This means that any version of Christ that deviates from the Jesus revealed in the Bible is not the Jesus who exists in actuality (Gal 1:6-9, 2 Cor. 11:4, 2 Pet. 2:1, 1 Jn. 4:2-3).  Any version of God that deviates from the God of the Bible is an idol and does not exist in actuality (Exo. 20:3-4, Psl. 96:5, Jn. 5:44, Jn. 17:3, 1 Thes. 1:9, 1 Jn. 5:10).  Any view that contradicts that of Scripture is false (Isa. 28:13, Jn. 17:17, 2 Tim. 4:3-4, 2 Pet. 3:16).

The Apocrypha is neither God-breathed nor produced by the Holy Spirit and therefore does not belong in the Biblical canon.

Notes

[1] The word orthodox infers the cardinal or biblically correct, sound teachings of historical Christian faith.

Author: roblundberg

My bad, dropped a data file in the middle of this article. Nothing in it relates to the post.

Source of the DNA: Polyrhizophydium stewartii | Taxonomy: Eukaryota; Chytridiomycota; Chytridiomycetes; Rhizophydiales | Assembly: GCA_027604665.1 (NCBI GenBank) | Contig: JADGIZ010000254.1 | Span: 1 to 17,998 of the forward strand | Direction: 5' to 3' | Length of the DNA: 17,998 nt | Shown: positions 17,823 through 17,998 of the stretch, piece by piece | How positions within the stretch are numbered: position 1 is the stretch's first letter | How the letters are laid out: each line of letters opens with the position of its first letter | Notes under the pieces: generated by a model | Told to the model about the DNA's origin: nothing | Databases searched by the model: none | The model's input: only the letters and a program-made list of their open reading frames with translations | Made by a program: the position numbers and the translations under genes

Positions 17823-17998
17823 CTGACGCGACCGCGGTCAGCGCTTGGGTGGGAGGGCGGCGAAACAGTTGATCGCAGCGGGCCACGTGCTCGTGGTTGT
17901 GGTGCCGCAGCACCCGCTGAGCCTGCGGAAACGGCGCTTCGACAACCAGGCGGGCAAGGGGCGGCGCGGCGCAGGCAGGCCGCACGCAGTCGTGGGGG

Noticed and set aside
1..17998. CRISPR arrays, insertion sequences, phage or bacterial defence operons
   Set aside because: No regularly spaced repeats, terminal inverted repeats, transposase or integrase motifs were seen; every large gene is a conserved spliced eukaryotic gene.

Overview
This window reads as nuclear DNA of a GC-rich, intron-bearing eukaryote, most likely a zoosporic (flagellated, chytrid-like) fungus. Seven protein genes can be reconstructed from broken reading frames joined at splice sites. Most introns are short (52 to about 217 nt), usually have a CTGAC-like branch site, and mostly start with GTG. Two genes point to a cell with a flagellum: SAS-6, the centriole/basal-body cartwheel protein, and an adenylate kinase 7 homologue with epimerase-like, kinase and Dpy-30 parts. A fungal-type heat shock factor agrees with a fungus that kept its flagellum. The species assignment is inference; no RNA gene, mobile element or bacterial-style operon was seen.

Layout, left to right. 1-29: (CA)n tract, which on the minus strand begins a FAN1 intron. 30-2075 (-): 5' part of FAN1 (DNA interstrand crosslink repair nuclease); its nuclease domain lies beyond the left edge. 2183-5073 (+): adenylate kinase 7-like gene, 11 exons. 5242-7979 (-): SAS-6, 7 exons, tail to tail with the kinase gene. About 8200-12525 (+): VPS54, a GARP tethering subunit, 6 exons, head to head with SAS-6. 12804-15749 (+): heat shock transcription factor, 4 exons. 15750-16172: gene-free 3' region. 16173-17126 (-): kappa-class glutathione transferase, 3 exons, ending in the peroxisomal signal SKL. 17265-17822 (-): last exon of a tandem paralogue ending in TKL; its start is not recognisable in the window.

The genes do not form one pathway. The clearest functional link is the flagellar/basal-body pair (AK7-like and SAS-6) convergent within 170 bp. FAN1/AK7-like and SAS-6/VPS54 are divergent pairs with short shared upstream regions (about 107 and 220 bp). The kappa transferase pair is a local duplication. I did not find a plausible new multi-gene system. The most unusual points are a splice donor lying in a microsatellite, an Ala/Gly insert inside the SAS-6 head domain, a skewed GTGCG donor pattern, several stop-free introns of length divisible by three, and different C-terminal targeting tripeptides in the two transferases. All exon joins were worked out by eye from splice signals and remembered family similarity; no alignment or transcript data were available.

I am a blogger, writer, equipper, and public speaker on a mission to equip the believer to think and articulate what they believe and communicate it to a confused culture in a "brave new world" steeped in a post-truth mindset. My mission follows the lines of the Great Commandment and the Great Commission. My desire is the equip you to address today's issues from a worldview perspective, and know how and when to incorporate the discipline of apologetics into the task of evangelism, so as to communicate the gospel in a persuasive and compassionate manner. I currently serve as the local Chapter Director and Community Apologist for Ratio Christi, at Germanna Community College and the University of Mary Washington; both in Fredericksburg, VA.